"the culture…how they work and how fast they are [determines partner attractiveness]. How they innovate is an important aspect."
"it would have to be at our pace – that would be critical"
and from a third:
"Openness to working with and understanding of start-ups [is very important]."
Finding 4: Compounding competitive advantage may benefit corporates who collaboratively support start-up development
As corporates that can act quickly upon a start-up collaboration opportunity are more attractive partners, they stand to benefit from the highest-quality start-up approaches. Through these collaborations, the corporates can further increase their agility, competitiveness and further improving their attractiveness to subsequent collaborations. Adaptable exploit this positive feedback loop, at the expense of bureaucratic ones. Some corporates may need to transform their ways of working purely to become “eligible” as potential partners for the most innovative and sought-after start-ups.
Finding 5: The traditional power imbalance between corporates and start-ups is shifting
Start-ups are developing increasing power as they disrupt markets and threaten corporate incumbents. Corporates can no longer assume that start-ups will seek to partner with them purely by virtue of their market share and size. Instead, both parties clearly articulating their objectives for the relationship, the value they will contribute (both tangible and intangible) and the distribution of decision-making power is the basis for a successful outcome.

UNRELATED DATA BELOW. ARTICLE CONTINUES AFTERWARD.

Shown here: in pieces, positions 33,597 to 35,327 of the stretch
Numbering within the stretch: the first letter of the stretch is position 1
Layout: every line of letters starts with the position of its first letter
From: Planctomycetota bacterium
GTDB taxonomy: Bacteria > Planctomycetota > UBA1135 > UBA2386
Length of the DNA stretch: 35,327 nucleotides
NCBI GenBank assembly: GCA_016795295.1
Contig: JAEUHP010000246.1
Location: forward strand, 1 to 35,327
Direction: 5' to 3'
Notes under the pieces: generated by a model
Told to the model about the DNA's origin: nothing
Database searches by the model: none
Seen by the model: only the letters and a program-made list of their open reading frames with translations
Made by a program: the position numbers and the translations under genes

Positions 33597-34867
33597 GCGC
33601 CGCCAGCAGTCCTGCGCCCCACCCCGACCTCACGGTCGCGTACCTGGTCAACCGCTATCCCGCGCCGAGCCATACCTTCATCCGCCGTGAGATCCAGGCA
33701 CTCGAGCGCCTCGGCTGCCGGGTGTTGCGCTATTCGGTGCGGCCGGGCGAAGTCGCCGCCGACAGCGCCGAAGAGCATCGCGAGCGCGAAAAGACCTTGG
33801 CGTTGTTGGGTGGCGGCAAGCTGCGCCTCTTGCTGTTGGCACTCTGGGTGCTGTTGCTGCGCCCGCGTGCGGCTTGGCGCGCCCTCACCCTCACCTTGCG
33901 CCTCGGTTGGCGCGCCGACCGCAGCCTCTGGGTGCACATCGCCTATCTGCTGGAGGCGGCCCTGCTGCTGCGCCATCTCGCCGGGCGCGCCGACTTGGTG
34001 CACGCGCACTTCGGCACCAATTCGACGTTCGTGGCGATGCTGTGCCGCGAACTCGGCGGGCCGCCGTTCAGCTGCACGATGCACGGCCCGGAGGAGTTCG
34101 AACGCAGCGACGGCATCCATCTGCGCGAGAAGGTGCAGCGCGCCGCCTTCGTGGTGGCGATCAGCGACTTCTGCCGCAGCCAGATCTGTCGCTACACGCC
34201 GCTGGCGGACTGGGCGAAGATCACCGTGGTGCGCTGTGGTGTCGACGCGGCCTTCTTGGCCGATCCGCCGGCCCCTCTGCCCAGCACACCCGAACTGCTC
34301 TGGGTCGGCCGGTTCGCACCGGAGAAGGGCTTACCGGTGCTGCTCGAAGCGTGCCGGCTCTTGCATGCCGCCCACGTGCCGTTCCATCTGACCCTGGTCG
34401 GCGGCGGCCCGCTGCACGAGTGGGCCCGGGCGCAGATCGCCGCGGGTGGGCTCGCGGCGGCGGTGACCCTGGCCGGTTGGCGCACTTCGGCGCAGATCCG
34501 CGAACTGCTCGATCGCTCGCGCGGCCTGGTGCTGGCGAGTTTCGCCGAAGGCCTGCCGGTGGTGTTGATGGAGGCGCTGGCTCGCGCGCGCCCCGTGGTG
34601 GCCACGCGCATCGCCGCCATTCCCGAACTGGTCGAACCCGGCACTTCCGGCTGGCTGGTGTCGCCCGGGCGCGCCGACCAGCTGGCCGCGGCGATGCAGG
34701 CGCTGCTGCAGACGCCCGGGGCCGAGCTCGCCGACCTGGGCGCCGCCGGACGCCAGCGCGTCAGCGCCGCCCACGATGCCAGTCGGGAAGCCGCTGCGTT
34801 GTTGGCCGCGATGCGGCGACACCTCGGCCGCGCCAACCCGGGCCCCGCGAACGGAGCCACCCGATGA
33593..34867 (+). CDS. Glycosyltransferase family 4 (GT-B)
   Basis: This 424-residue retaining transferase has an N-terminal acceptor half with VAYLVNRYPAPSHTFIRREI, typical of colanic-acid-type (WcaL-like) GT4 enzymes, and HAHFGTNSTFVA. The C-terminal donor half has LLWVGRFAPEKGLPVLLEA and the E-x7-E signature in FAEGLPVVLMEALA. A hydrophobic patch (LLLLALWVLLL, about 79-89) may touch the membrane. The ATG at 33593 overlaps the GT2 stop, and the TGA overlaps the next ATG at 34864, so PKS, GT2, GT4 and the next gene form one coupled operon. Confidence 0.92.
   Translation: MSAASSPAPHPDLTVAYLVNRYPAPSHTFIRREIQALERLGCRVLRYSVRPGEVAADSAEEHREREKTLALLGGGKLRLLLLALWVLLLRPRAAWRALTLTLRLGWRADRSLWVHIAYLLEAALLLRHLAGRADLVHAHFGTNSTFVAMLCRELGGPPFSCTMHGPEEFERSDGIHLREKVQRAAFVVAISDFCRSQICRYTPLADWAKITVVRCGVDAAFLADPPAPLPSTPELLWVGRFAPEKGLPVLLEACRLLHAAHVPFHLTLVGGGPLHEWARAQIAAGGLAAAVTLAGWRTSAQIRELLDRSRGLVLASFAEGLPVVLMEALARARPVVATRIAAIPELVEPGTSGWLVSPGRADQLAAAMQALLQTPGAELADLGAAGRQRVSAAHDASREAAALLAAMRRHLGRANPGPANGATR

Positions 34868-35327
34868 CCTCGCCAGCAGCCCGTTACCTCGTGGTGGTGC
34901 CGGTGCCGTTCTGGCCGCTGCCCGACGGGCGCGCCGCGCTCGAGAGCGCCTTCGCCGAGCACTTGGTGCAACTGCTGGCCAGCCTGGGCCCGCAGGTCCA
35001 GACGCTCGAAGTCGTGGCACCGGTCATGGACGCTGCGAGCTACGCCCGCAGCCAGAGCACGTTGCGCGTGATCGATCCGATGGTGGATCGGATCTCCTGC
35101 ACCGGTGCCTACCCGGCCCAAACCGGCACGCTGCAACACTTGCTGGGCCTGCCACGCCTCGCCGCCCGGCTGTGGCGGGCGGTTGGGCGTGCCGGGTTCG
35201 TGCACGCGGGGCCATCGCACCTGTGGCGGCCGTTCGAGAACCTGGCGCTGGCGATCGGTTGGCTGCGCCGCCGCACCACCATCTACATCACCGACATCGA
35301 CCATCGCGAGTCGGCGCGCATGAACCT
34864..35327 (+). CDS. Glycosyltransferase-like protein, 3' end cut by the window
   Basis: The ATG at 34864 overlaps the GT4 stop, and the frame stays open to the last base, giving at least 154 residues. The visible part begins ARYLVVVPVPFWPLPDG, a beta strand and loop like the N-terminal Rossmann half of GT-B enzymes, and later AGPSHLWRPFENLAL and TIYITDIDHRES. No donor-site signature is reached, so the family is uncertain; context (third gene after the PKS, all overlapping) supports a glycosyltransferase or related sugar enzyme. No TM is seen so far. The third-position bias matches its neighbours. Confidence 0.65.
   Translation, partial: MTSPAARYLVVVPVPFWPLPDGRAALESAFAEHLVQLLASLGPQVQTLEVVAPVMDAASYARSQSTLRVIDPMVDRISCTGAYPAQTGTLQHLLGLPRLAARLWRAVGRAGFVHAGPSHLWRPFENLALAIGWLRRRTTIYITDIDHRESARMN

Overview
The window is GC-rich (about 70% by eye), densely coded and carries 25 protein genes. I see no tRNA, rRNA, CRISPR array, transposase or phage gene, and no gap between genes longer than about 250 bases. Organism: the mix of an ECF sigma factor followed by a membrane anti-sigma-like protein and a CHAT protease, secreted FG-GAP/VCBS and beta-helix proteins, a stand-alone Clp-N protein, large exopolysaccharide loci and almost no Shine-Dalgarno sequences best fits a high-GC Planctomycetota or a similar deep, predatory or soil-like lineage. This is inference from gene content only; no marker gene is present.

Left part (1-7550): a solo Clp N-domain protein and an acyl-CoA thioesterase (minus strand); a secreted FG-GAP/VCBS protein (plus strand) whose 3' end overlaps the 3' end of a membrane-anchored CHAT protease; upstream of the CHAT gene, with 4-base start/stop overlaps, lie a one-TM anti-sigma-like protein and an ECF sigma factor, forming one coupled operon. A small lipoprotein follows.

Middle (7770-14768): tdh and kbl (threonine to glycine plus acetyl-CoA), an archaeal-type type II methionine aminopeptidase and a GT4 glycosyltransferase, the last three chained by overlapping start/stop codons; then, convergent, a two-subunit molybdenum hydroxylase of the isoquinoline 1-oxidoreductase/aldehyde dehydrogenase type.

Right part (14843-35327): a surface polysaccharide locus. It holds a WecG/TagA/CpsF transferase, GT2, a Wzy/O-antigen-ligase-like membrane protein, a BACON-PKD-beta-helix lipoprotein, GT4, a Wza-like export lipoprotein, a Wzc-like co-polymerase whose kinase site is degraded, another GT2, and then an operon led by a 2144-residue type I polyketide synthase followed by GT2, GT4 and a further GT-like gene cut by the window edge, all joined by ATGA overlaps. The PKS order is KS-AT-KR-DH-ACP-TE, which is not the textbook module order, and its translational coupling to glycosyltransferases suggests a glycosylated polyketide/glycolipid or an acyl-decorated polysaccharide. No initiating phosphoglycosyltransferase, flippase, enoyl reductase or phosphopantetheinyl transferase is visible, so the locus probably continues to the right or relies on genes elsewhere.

Successful corporate-start-up collaboration is built upon trust, reliant on a mutual appreciation of each other's context, priorities and challenges. Evidently, start-ups are becoming increasingly discerning about potential corporate partners, meaning that the power to attract, establish and drive a collaboration is no longer solely in the corporate's hands. Finance is readily available for start-ups with a compelling proposition; corporates must show how they contribute other forms of value. Each must position itself to be an attractive partner for the other.
The research also highlighted a knowledge gap between start-ups and corporates (and vice-versa), driving misperceptions about each other's priorities, especially related to corporate knowledge of start-up needs. Closing this gap is the first step to generating trust and unlocking mutual value creation. In future posts I'll explore the underlying misperceptions and implications of each finding above, with actions that start-ups or corporates can take to improve their open innovation efforts.
Hannah Tilston is a transformational leader who has delivered change programmes within supply chain, project operations and HR settings for a FTSE100. Her focus is ensuring businesses deliver value from all their resources – from their internal workforce to their external supply chains and ecosystems, by optimising their design and management. In particular, she supports businesses assessing stakeholder incentivisation at an organisational level, to mitigate siloed change management. Open innovation is a route to transformation, and Hannah has experience in both the corporate and start-up domains as well as research into corporate-startup collaboration. Hannah is a Cambridge graduate and MBA, and in her spare time is a keen scuba diver.